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Davis

Davis, California

Thursday, October 28, 2021

Davis home to its own Ash Ketchum

Duy Ha doesn’t feel the need to “catch ’em all.” Rather, the first-year psychology major is satisfied with his 200 caught Pokémon, and invitation to the National Pokémon Video Game Championships in this summer.

On May 15, Ha came out on top in the West Coast regional competition – living out childhood dreams as one of the best Pokémon trainers in the U.S.

“Everyone at some point has wanted to be the best Pokémon trainer,” Ha said. “They’ll deny it, but we all know it’s true.”

Ha argues that Pokémon is not just a collector’s card game or a videogame for kids. In a Pokémon tournament in Seattle, Ha saw a 40-year-old man competing along with his three kids.

“The game is deeper than people think it is,” he said. “It’s not just fighting. You have to strategize how your team is raised so that your stats will do well against other Pokémon.”

Ha battled for five hours in the San Francisco tournament with Cresselia, Rhydon, Kyogre and Abomasnow – his ideal lineup. He won a trophy, airfare and accommodations for Nationals in Indiana.

“I was in shock,” he said. “It was my first year playing [competitively] and a lot of people there already knew what they were doing.”

Pokémon has vastly changed since the days of the original 151. There are now 493 Pokémon and more are on the way. There is even a God of Pokémon now – Arceus, which possibly created the entire Pokémon universe.

“I don’t really pay attention to the story though, I just fight,” Ha said.

As long as the new Pokémon are aesthetically pleasing, Ha sees no problem with more additions. Competitively, Ha looks for Pokémon that can hit hard, are fast and preferably look cool, which are often the newer Pokémon. Ha also favors the newest Pokémon games for their improved graphics.

To prepare for tournaments, Ha will play with his brother, Huy Ha, and floor mates.

“I don’t get how Duy can remember half the stuff he does,” said Liam Fox, a first-year history and art major and Duy’s floor mate. “He’s definitely head and shoulders above anyone else I’ve seen play.”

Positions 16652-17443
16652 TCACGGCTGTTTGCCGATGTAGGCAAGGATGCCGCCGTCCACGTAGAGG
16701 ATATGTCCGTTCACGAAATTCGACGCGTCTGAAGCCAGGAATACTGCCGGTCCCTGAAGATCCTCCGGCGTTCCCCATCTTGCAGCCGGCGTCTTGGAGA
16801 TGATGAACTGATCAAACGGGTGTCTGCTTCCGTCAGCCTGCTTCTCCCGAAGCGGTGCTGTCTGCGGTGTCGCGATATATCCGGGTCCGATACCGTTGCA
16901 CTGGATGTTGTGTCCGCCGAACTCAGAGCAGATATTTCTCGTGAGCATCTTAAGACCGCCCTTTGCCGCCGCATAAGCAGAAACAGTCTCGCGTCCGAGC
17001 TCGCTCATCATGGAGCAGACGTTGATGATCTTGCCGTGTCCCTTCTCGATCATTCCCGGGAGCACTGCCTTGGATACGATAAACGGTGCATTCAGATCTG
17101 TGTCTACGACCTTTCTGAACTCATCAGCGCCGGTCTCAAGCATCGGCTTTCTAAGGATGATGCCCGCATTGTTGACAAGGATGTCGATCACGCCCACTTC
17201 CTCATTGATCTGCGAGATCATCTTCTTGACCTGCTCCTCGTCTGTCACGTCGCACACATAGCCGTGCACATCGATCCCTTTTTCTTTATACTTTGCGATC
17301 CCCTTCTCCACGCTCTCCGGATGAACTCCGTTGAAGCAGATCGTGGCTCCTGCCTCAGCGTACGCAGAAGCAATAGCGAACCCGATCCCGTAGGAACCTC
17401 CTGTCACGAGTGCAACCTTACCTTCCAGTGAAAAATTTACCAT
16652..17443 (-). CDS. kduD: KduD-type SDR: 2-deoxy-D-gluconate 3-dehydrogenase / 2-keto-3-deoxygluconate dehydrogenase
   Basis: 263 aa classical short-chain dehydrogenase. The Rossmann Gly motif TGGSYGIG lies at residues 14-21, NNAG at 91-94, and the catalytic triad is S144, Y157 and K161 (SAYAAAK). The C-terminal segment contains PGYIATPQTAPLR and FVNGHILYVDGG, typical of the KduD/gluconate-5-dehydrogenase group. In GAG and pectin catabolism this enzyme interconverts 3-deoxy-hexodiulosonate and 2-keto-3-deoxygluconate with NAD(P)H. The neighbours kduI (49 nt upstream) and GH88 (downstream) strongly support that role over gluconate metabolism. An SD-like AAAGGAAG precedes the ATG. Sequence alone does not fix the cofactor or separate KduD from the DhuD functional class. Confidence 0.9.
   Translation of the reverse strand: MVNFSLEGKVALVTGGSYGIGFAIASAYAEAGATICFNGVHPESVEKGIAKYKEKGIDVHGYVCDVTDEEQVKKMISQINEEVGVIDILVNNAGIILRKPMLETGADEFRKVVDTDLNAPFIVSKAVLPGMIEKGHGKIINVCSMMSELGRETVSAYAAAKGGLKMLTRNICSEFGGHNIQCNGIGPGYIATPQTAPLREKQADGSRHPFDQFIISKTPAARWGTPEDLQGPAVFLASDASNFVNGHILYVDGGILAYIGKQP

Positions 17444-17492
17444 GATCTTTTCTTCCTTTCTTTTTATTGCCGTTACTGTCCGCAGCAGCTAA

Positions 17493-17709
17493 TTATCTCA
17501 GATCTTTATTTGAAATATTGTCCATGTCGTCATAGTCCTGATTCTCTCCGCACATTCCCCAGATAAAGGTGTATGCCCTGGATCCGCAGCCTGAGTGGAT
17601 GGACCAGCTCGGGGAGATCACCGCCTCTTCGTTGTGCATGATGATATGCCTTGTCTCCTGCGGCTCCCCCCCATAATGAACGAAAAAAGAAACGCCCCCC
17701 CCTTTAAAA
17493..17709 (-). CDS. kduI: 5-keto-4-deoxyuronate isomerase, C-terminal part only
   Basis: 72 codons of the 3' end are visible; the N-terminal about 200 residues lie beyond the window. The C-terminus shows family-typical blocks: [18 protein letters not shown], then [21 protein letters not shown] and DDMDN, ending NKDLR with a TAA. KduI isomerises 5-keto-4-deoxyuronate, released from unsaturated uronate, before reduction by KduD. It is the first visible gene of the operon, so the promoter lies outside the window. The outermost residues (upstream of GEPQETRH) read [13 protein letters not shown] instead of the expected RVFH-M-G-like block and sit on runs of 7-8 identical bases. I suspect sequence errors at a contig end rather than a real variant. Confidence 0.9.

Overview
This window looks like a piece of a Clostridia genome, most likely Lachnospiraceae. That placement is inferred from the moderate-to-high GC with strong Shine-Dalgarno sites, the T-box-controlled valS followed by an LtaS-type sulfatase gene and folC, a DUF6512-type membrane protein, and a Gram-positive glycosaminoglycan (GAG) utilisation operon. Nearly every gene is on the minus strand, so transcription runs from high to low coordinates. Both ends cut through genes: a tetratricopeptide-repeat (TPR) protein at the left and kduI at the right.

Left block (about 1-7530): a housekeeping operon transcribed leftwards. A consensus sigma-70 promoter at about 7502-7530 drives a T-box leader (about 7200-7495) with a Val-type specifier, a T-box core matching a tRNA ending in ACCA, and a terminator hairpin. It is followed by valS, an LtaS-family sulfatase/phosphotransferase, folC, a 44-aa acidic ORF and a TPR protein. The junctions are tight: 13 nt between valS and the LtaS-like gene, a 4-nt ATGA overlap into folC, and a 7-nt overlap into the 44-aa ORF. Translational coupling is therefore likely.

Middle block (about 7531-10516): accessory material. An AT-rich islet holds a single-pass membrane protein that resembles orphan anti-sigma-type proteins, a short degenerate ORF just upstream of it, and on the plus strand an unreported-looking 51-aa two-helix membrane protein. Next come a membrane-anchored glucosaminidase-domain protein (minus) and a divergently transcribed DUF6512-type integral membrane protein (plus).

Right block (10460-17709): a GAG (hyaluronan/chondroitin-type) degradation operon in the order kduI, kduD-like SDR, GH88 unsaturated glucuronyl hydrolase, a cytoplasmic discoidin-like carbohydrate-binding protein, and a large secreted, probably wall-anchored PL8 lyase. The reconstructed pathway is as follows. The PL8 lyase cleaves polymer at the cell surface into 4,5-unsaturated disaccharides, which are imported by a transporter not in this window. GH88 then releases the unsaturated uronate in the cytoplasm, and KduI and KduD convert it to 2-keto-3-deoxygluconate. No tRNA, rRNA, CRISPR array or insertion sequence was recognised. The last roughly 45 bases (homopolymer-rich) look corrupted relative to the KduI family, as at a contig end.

Fox thinks Duy’s success can largely be attributed to his ability to understand all of the minute details required for competitive play.

“It’s all about knowing the game and knowing what to do any given situation,” Fox said.

Huy, a junior biochemistry and molecular biology major, battled in five official Pokémon tournaments already. He went to nationals and the world’s championships last year, which gave his brother the motivation to compete this year.

Even though Huy has played Pokémon longer than Duy and will also compete in nationals, he said there is no sibling rivalry.

“I wanted him to win San Francisco,” Huy said of his brother. “He deserves his chance at the spotlight.”

With his experience, Huy knows what to expect at nationals and thinks Duy has the ability to succeed.

“I think he’s learned really fast and has picked up the game really well,” Huy said.

Huy is nervous for nationals, feeling like there are high expectations for him given his past accomplishments. Duy isn’t feeling the pressure quite yet.

“I’m feeling pretty calm about it right now, but we’ll see in a month,” he said. “I’ll probably be nervous.”

The Ha brothers will both compete against Pokémon trainers from the Seattle, Phoenix, Dallas, Atlanta and New Jersey regions June 26 to 27. From there, the top 16 will compete in the Pokémon Video Game World Championships in Hawaii on Aug. 13 to 15.

If they qualify for the world’s championships, Duy and Huy will compete against 65 of their international rivals from Japan and Europe. Players fight to win travel packages, trophies and other Pokémon prizes.

Preparing for these tournaments will not consume their lives though, Duy said.

“We have our Pokémon lives and then we have our normal, regular lives,” he said. “We don’t spend most of our days just playing.”

This is typical of most Pokémon players, Duy said. Pokémon players generally are not like other gamers who may spend many hours a day in front of a computer.

Huy said he plays Pokémon between one and two hours per day at most. Duy also said he doesn’t devote that much time to Pokémon, rather, he enjoys playing soccer, basketball, hanging out with friends and having a normal college life.

JANELLE BITKER can be reached at arts@theaggie.org.

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